The term "statute of limitation" is something that readers of this Pittsburgh personal injury legal blog may have heard about through either their own legal matters or through the media. A statute of limitation is a cut-off point past which a person may not bring a lawsuit based on losses they suffered at the hands of others. For example, the victim of a car accident may not wait 20 years to sue the driver who hit them for the damages they suffered as a result of the crash.
Any person who is born into the world must face the inevitable but often dreaded concept of death. It is overwhelming to imagine what happens, if anything, after a person ceases to live. Many individuals in Pittsburgh live long and happy lives that end in old age. Unfortunately, though, individuals of all ages perish in unexpected accidents and leave their loved ones reeling from losses they did not expect to experience.
Recently this Pittsburgh personal injury blog posted an article about who may file a wrongful death lawsuit when a victim perishes in a negligence or recklessness-based accident. While no family ever wants to have to consider taking this action, wrongful death cases are an important part of the personal injury field of law, and may be necessary for those who wish to seek compensation from those parties that caused their loved ones to die.
Tragedy can strike at unexpected moments, and leave Pennsylvania families reeling in the wake of devastating and life-altering accidents. When a family loses a loved one, the survivors' grief may be all that they can bear as they plan funeral arrangements for their deceased relative. Suing the party responsible for their loss may not initially be a priority for them.
While traveling on the roads in the Pittsburgh area, or anywhere in the United States, you may be sharing the roads with dangerous vehicles that you generally take for granted -- trucks. Trucks play a vital role in the American economy. Whenever you enter a grocery store, department store, furniture store or appliance store, more likely than not, everything under the store's roof was delivered via truck.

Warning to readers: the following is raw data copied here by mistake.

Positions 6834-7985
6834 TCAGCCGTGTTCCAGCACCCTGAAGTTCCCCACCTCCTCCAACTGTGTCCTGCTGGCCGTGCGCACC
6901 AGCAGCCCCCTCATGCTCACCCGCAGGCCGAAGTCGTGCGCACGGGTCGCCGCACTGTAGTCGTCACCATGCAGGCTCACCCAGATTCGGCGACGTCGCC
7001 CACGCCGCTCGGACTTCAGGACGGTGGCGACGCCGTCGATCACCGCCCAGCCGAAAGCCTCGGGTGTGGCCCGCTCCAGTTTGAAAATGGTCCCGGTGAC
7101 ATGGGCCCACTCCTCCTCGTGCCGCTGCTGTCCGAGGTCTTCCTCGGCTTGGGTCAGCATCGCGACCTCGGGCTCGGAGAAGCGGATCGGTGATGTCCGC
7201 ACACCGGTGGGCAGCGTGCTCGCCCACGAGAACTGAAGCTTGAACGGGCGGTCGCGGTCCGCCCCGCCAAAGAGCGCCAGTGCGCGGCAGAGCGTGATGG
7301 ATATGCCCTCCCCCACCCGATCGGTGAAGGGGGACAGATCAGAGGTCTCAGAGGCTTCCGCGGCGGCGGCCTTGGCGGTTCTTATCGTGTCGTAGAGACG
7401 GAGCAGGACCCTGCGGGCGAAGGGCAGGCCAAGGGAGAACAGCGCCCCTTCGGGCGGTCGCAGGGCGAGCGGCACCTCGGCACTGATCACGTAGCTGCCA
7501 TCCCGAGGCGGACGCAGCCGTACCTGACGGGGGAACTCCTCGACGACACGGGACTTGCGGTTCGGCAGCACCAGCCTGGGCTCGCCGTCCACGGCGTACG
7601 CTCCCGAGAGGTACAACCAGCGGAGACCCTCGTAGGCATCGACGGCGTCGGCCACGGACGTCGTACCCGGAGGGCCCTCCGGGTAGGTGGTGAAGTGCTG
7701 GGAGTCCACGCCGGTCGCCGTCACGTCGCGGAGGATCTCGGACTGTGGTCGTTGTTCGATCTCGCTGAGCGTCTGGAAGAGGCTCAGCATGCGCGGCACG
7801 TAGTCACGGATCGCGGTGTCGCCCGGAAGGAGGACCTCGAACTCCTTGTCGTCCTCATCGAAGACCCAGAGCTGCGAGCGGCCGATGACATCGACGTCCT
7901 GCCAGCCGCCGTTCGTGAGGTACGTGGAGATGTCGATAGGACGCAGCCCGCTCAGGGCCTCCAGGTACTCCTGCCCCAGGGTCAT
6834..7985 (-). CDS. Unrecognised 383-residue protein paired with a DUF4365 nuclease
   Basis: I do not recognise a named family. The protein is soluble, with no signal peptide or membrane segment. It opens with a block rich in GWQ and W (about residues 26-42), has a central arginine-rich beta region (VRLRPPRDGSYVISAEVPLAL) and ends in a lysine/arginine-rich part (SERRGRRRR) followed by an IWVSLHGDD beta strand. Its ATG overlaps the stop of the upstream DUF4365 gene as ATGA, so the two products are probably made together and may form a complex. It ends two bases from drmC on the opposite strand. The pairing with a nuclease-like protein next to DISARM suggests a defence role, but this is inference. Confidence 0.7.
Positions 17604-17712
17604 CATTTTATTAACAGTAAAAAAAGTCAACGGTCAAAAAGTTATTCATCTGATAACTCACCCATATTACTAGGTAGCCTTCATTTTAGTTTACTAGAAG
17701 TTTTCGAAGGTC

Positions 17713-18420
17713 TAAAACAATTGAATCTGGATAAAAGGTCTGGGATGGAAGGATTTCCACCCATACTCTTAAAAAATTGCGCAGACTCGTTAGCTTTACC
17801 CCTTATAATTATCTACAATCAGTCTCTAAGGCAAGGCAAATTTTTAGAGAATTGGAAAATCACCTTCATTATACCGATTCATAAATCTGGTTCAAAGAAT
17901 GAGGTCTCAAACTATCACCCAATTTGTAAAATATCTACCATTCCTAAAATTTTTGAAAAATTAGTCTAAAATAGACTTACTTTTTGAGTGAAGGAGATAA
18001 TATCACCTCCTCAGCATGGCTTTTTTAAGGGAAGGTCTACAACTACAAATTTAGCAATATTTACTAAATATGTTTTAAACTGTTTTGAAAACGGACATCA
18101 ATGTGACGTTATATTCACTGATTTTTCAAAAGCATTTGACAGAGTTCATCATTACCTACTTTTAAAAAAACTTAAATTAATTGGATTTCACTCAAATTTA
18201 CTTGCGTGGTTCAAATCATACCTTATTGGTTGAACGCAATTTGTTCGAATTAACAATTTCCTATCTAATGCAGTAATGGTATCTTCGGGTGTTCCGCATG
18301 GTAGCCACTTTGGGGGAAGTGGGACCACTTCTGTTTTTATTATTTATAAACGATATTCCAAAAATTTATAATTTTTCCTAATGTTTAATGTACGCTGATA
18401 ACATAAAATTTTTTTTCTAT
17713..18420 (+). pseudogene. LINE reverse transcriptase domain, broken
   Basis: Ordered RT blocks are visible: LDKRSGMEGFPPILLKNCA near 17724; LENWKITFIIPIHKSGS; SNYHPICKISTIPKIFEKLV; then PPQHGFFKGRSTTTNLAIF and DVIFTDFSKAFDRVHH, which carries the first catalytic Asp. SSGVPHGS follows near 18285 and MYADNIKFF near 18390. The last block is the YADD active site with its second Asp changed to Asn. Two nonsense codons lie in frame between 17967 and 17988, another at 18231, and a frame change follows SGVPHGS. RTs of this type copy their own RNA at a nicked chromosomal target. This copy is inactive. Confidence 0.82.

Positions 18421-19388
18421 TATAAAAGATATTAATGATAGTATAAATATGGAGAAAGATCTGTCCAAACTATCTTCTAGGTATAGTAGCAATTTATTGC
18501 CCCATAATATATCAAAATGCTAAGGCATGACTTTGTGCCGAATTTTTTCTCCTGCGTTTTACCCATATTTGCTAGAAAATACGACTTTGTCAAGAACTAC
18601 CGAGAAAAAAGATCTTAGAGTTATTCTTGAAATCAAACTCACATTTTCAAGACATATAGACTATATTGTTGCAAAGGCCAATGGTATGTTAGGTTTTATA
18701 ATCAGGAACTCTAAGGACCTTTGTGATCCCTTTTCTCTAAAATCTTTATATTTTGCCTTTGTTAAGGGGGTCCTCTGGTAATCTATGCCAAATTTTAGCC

A recent accident on Route 66 in Washington Township, Pennsylvania, has left one dead and two others injured. Based on initial reports of what transpired, many are left wondering whether the accident could have been prevented.
Pennsylvania has a proud and storied history. From being the state where the Declaration of Independence and U.S. Constitution were written, debated, and signed to being the site of (arguably) the nation's first capital, the Keystone State has always led the way in many legal areas. One way in which Pennsylvania may have influenced some later states in their legal structures is in the fact that the state's constitution (as well as statute) provides that when someone dies due to personal injury caused by another, the right to a legal cause of action does not die with that individual. But what does this mean in terms of wrongful death lawsuits?
It seems obvious that losing a loved one is never easy. When such a death occurs suddenly, or in the middle of a person's life, when he or she is healthy and could expect many more years of living, the pain can be even worse, as those left behind wonder what might have been. When the death is caused by the intentional or negligent actions of another person, the situation can be devastating for Pittsburgh residents.
An accident can happen and can take the life of a loved one in an instant. While most people will never experience the harsh reality of this kind of incident, some Pittsburgh residents have to suffer with that reality. When someone dies in a sudden accident, like in a car accident or after a medical procedure, the jarring nature of the entire event can be very stressful. Beyond the actual emotional loss of the loved one, the surviving family member could also incur financial losses.
It is many people's worst fear; getting the news that a loved one has suddenly passed away. While it is true that accidents can happen that cause fatalities, some accidents are entirely preventable. This means that a person's death could have been avoided, had a person or a party taken the reasonable measure of care to prevent it. This can leave loved one's mourning and in a bad place financially after a loved one's death leaves them reeling.